One of the advantages of set-point PD controller over a trajectory tracking controller is that if the human subject wishes to stop the device, the forces on the leg stays within limit, and the set-point will not change.

The control law is same as the one used in the trajectory tracking PD controller with desired trajectory velocities and accelerations set to zero ({dot over (θ)}d={umlaut over (θ)}d=0). The current setpoint θcur1 advances to the next set-point θi+1 if ∥θ−θcur∥=ε, where ε is the allowed tolerance.

Simulated and Experimental Results with Set-Point Controller

Simulations and experiments were performed for three sets of feedback gains chosen such that the natural frequency of the system described in Eq. (2) was ωn=10.12 and ξ={3.2, 0.5}. The simulation essentially comprised coupling a model of a human leg and body dynamics to a model of the powered orthosis and controllers, and running the models together to predict how the system would work on a human subject. For greater values of damping, it was found that the joint trajectories lied inside the desired trajectory due to slowing effects of damping. At lesser values of damping, it was found that the trajectories fluctuated around the desired trajectory due to faster speeds and overshoots.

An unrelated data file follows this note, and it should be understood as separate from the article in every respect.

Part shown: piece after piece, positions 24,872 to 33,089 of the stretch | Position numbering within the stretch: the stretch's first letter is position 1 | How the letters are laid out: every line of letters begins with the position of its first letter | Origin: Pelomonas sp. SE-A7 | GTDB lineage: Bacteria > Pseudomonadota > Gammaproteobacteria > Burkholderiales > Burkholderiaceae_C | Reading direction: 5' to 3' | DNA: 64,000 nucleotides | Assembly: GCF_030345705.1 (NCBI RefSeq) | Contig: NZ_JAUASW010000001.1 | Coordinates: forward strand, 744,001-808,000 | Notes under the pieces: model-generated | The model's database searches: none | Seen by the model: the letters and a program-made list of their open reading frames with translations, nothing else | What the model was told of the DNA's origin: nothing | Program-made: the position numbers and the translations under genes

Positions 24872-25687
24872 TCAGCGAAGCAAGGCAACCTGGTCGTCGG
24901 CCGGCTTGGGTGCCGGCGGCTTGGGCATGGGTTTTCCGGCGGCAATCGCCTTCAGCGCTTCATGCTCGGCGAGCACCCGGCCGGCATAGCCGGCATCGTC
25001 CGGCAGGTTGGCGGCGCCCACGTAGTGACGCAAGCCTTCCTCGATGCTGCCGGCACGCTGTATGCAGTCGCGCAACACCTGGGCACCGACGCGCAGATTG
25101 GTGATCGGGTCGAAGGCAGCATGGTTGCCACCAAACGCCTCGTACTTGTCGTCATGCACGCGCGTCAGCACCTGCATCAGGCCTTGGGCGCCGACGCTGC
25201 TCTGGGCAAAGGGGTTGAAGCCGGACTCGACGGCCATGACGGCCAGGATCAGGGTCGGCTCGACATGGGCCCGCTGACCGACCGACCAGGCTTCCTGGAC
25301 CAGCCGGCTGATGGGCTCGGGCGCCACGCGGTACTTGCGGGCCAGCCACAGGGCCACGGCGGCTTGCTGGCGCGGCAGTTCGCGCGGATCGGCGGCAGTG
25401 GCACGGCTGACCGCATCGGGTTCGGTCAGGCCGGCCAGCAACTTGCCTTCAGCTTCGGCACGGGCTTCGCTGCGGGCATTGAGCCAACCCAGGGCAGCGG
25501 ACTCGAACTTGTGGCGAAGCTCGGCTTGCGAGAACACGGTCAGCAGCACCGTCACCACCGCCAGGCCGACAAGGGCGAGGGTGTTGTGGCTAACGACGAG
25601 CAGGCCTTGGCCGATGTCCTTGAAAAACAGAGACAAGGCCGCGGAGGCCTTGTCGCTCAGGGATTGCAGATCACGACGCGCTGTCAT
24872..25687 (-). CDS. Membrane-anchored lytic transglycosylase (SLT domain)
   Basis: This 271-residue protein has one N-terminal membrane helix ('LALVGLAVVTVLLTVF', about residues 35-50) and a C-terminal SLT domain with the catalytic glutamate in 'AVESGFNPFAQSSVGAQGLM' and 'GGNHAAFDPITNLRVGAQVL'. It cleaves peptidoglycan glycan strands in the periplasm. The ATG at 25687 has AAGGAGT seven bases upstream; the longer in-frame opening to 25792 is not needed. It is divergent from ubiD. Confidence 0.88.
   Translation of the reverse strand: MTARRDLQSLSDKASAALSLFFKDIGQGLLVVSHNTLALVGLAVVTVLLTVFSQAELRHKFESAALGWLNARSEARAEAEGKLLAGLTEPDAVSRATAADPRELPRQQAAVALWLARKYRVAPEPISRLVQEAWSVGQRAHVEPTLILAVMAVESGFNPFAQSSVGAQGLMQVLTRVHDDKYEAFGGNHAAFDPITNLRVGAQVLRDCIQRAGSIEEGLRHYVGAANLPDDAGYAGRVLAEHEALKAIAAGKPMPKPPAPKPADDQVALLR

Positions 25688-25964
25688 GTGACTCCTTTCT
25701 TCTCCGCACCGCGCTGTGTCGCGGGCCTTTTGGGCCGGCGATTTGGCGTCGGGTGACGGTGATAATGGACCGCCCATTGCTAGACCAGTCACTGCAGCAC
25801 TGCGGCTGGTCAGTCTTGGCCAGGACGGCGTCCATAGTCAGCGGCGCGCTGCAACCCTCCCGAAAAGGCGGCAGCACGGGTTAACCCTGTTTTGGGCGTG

Force-Field Controller

The goal of a force-field controller is to create a force field around the foot in addition to providing damping to it. This force field is shaped like a “virtual tunnel” around the desired trajectory. FIG. 6 shows the basic structure of the controller, wherein FL is the force measured by the load-cell. Switch SW1 turns on sensor-based friction compensation and switch SW2 turns on model-based friction compensation, as described above with respect to the PD controller. The force-field controller also uses gravity compensation to help the human subject. This assistance can be reduced or completely removed if required. FIG. 7 shows a typical shape of the virtual tunnel walls (dashed lines) around the desired trajectory (solid line) for a cartesian plot of the foot in the trunk reference frame, with the origin set at the hip joint.